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The Case of the Careless Cupid

(Perry Mason #79)

3.70  ·  Rating details ·  423 ratings  ·  41 reviews
There's no love lost between Delane Arlington's fiancee and his frosty family. The wealthy widower's heirs are extremely eager to keep their lovestruck uncle from tying the knot--thus cutting off their route to easy street. That's what brings Selma Anson, Arlington's beleaguered bride-to-be, to Perry Mason. HC: Morrow.
Mass Market Paperback, 180 pages
Published June 27th 1995 by Fawcett (first published January 1st 1968)
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Average rating 3.70  · 
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A widow Selma Anson noticed she was being followed. She came face-to-face with her tail
and told the guy next time she sees him she would slap him. The guy suggested her to lawyer up as he would sue her if she ever does. Departing on such friendly terms Selma realized having a lawyer might not be such a bad idea after all, so a short time later Mason got himself a client asking him how could she slap a guy without any legal repercussions.

Obviously the story was much deeper than this. Selma fell
Newly Wardell
Sep 19, 2019 rated it it was amazing  ·  review of another edition
I freaking love Perry Mason novels. At some point we will acknowledge that every fictional defense attorney willing to go above and beyond to prove their clients innocence is a shadow of Perry Mason. I'm looking at you Jake Brigance to Phoenix Wright all of them. Boy were the decks ever stacked against him in this one. I was hooked from the end of the first chapter. No one creates characters like Erle Stanley Gardner. No one! Chapter 1 A woman finishes her breakfast and an unassuming guy finishe ...more
Sharon Barrow Wilfong
Another great Perry Mason. I gobble these up so rapidly it's a wonder I don't get heartburn. Luckily, books don't give you heartburn and Mason novels aren't Jane Austin to be savored and contemplated. They are that bowl of Hershey chocolates that you really shouldn't be scarfing down but can't stop, which is why I was able to run through this story in one sitting.

The plot: A distressed woman comes to Mason (aren't they always distressed woman?) because of a complicated situation. She is in love
Feb 22, 2019 rated it really liked it  ·  review of another edition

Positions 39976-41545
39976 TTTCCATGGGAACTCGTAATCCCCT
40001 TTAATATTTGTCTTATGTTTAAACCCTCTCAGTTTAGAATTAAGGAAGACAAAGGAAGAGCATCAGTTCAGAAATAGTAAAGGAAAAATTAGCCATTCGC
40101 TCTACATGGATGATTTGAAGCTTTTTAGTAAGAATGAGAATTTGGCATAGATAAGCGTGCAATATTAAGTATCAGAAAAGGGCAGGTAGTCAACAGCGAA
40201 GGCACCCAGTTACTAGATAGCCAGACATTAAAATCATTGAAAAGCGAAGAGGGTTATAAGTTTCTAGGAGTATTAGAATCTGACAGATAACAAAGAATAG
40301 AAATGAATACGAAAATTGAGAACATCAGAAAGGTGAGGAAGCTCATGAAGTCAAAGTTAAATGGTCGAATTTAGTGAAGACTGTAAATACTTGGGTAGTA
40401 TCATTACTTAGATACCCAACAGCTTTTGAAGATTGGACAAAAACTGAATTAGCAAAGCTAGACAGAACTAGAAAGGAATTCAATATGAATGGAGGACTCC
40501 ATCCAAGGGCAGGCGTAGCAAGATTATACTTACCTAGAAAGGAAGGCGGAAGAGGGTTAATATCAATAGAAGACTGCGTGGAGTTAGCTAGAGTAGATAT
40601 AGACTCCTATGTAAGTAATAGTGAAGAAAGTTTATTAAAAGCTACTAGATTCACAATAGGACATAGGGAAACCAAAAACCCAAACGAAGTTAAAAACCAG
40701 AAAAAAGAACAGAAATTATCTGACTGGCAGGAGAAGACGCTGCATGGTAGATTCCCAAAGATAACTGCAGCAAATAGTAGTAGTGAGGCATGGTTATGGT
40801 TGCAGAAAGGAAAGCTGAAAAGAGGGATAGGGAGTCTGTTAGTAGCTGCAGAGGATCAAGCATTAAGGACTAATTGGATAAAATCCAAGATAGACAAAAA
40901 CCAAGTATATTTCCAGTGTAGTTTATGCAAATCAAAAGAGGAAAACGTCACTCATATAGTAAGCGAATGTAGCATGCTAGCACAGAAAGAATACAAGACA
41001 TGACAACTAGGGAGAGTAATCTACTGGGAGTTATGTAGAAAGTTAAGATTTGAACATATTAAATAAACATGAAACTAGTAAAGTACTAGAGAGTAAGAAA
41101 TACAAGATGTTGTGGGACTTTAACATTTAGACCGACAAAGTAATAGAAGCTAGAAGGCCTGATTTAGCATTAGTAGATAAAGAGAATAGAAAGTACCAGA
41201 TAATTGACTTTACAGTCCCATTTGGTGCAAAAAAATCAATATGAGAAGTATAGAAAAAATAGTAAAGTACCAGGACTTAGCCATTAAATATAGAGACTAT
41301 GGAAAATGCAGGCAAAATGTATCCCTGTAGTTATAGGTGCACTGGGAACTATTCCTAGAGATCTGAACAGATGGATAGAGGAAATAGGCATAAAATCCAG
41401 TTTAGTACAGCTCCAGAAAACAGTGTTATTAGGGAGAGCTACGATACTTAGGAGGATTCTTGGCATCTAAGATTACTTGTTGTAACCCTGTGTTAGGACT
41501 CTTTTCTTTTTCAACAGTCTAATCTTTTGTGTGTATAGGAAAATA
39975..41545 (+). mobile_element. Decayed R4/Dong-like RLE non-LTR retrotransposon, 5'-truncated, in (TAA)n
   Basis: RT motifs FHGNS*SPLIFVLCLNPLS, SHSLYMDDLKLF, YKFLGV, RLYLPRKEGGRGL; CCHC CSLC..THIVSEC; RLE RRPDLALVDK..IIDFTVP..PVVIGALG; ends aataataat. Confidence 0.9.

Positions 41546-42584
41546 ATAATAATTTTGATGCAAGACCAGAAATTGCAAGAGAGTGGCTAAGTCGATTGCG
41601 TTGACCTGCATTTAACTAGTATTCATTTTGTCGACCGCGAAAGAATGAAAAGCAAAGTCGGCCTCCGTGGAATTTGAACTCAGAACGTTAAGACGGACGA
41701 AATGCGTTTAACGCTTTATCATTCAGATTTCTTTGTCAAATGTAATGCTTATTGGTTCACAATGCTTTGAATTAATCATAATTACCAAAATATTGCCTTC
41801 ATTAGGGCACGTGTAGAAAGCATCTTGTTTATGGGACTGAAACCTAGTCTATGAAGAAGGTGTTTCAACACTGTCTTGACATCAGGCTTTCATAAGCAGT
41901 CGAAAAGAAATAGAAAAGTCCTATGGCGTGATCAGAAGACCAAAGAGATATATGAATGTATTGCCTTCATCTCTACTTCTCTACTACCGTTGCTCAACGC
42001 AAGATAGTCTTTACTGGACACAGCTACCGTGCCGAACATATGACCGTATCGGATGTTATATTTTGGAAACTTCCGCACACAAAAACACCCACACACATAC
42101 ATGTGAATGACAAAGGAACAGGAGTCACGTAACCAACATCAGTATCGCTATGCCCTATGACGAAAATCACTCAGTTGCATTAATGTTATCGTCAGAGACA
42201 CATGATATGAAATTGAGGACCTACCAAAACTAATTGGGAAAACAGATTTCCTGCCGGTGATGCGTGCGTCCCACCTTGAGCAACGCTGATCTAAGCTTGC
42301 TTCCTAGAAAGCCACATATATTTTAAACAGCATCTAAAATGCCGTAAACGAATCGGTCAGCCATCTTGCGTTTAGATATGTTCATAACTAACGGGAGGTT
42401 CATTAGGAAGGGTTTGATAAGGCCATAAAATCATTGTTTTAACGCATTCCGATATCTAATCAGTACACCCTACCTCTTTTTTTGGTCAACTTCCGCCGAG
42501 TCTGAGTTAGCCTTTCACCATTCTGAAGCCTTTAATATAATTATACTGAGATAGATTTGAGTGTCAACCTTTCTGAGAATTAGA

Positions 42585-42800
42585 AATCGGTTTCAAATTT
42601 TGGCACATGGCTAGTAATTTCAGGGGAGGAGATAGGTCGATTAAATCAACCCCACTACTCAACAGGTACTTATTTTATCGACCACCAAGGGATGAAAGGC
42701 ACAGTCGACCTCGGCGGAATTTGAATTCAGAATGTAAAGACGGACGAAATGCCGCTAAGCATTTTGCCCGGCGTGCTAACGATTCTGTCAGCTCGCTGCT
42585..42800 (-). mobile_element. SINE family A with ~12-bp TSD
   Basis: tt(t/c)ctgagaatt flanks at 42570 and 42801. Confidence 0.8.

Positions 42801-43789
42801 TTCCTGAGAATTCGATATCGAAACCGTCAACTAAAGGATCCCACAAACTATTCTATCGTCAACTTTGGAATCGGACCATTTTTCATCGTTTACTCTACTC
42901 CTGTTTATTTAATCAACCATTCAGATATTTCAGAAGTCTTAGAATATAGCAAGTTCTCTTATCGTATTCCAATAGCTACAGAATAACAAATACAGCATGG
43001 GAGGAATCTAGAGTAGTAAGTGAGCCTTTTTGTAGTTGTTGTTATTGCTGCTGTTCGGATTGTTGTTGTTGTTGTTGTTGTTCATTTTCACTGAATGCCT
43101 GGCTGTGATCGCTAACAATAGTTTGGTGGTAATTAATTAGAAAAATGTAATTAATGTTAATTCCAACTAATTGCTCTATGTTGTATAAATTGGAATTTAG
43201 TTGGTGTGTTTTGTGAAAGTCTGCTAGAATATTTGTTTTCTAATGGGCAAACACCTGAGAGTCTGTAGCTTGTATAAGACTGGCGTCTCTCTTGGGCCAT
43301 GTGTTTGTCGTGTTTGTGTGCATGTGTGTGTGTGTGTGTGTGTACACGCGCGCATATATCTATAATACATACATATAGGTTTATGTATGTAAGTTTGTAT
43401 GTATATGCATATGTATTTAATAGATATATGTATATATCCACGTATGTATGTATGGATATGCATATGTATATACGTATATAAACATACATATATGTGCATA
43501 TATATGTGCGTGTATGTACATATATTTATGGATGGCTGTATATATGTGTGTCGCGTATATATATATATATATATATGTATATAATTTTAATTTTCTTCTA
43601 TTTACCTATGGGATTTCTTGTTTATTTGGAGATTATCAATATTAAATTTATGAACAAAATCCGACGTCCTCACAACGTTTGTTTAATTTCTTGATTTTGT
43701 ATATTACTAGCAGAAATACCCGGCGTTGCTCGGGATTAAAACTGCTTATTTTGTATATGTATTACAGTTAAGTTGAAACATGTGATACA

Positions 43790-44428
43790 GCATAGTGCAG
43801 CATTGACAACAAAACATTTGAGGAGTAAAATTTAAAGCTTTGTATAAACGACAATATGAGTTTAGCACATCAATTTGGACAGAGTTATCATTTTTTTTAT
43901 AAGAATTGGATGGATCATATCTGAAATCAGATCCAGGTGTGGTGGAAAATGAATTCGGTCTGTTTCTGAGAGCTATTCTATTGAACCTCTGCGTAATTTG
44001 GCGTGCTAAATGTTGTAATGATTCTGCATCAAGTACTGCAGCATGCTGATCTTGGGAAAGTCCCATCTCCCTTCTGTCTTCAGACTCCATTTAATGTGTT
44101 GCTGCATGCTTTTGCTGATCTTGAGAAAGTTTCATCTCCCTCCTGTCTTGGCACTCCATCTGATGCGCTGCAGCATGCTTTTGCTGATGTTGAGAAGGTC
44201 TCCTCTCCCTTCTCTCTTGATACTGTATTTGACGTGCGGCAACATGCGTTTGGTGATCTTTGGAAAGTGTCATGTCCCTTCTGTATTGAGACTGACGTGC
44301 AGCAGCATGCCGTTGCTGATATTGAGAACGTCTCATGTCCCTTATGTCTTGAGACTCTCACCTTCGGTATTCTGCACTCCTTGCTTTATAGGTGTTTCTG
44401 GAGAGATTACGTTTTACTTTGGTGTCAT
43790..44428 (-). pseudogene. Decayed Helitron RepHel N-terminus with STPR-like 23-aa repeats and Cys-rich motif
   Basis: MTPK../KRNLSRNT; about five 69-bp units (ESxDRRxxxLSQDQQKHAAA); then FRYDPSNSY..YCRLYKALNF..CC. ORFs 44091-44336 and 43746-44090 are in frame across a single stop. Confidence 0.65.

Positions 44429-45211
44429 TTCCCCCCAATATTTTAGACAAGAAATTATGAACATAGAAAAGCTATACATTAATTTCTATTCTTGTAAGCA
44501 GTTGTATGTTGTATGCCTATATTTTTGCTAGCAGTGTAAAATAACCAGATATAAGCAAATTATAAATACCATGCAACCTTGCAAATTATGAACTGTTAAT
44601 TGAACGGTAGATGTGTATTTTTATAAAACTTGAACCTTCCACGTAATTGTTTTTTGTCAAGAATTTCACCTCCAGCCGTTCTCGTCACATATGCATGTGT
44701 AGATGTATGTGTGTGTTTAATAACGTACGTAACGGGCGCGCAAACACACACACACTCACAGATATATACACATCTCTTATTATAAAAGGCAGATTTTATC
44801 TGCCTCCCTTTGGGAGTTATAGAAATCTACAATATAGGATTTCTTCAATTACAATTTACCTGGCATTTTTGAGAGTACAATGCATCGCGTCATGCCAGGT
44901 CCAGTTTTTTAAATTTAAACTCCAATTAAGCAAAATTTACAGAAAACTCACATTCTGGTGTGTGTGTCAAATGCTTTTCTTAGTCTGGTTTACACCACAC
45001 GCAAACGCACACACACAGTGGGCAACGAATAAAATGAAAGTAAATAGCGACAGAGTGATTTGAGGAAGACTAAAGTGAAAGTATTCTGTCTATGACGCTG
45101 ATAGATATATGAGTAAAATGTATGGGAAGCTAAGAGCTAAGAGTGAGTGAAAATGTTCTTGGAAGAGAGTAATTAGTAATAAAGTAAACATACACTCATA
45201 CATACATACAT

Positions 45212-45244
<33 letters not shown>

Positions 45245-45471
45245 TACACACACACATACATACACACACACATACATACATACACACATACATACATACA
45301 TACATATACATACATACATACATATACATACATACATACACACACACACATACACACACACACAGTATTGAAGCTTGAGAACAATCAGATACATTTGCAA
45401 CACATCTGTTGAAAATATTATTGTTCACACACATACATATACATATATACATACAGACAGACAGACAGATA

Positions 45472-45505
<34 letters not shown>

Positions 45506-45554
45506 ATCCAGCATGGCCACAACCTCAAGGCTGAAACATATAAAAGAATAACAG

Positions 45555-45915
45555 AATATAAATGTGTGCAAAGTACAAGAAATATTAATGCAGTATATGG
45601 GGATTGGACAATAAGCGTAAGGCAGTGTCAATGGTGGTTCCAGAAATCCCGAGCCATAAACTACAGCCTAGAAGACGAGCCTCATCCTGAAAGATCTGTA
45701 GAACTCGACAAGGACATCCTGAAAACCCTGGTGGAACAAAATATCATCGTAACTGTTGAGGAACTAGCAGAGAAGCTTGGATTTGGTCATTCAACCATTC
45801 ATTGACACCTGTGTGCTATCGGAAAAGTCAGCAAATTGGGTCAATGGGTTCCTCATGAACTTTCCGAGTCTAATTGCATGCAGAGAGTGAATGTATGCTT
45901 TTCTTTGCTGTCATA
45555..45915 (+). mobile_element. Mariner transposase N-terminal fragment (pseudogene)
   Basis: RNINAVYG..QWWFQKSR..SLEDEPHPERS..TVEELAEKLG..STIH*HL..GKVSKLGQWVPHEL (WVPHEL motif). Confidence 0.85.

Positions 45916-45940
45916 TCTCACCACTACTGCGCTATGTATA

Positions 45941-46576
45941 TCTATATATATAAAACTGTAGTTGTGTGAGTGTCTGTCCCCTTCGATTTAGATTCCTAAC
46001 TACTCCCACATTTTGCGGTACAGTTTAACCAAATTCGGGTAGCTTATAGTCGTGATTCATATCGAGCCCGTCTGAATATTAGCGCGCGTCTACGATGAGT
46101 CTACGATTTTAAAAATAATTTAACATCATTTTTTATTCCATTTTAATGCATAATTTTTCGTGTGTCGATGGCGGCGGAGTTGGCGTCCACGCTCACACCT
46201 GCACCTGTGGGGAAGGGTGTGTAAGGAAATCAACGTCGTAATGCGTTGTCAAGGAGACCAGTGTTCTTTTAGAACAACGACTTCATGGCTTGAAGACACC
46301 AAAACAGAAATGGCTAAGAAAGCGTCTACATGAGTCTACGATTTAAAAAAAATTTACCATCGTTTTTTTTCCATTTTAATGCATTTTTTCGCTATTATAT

I liked this one. Really liked it, even though the trial part wasn't much. This one had a nice long explanation provided about the polygraph test. One of my reasons for getting hooked to this series was the way Gardner educates or informs about legal practice and terminology in a nice, easy to understand, tale narrative. He makes it really simple for lay people and also legal professionals, to understand quite a few technicalities. Some of the books in the series are whodunnits simpliciter, but ...more
It was nice that in this one the murderers were kind of obvious right from the beginning. There is actually no mystery about who were the killers, or why they did it but how it happened. Selma Anson was accused of murdered her husband. Delane Arlington's nephews and nieces were expecting to inherit his money, but he fell in love with Selma. So of course one of them wanted to incriminate her. I read this one faster than the previous one.

Read in Spanish.
Oct 06, 2014 rated it really liked it  ·  review of another edition
My first Perry Mason story and this one was quite good. I love the feel of older novels that give a glimpse into how things were back in the day, and the speed of this one keeps the action moving as you might not expect a lawyer story to be. I am definitely looking forward to the other stories I have by this author and recommend to anyone who enjoys a good crime or mystery novel.
Sep 07, 2015 rated it really liked it  ·  review of another edition
This one was good, but I was able to guess the mystery pretty early. Still love these mysteries though because you can read them in an afternoon and they are not violent or have a ton of sex. I like those novels too but it is nice to take a break.
Jan 31, 2015 rated it really liked it  ·  review of another edition
Shelves: legal, mystery
#79 in the Perry Mason series. Widow Selma is afraid to wed rich widower, Delane Arlington , because of the enmity of his nieces and nephews. Selma is accused of insurance fraud in the case of her husband's death and the fiancé of on e of Delane's nieces scares her into fleeing the state. Perry catches on and, beating Lt. Tragg to El Paso, manages to turn her trip from a flight to a publicized trip for philanthropic purposes. She still winds up being prosecuted for premeditated murder. But in po ...more
Oct 25, 2010 rated it really liked it  ·  review of another edition
Erle Stanley Gardner is one of my favorite mystery writers. He is so clever when it comes to writing a unique mystery tale. In this one, a woman whose husband dies as a result of tainted crab salad is accused of poisoning her him with arsenic. She was a bird watcher who had progressed to trapping, killing and mounting species - a hobby she developed to fill her time because her husband was gone so often. The product she use was called Featherfirm and was loaded with arsenic. To complicate matter ...more
"It was a sorry day for law enforcement when Perry Mason was admitted to the bar." Indeed it was. When a wealthy widow Selma Anson spots the same man everywhere she goes, she decides to confront him. She doesn't end up going to Mason's office because of accidental killing of the "detective," but to make sure she in the clear if she should punch him in the face anytime in the future.
I really enjoyed reading it, even though I've just discovered I'd already read it few years ago. Perry is on top o
Aug 08, 2013 rated it it was amazing  ·  review of another edition
Shelves: mystery
I am a big fan of Perry Mason, the original in print and Raymond Burr from the TV series.

This case involves a widow and the suspicion that she poisoned her husband over a year ago to get the payout on his life insurance.

Who started this rumour? Is it true? Why was it started?

Selma Anson hires Perry Mason to help solve these questions and more. Along with his secretary, Della Street, and P.I. Paul Drake, Mason comes through in true style.
Bailey Marissa
An intriguing story that is not only complicated but also involves Perry pulling some stunts with human psychology and a polygraph test.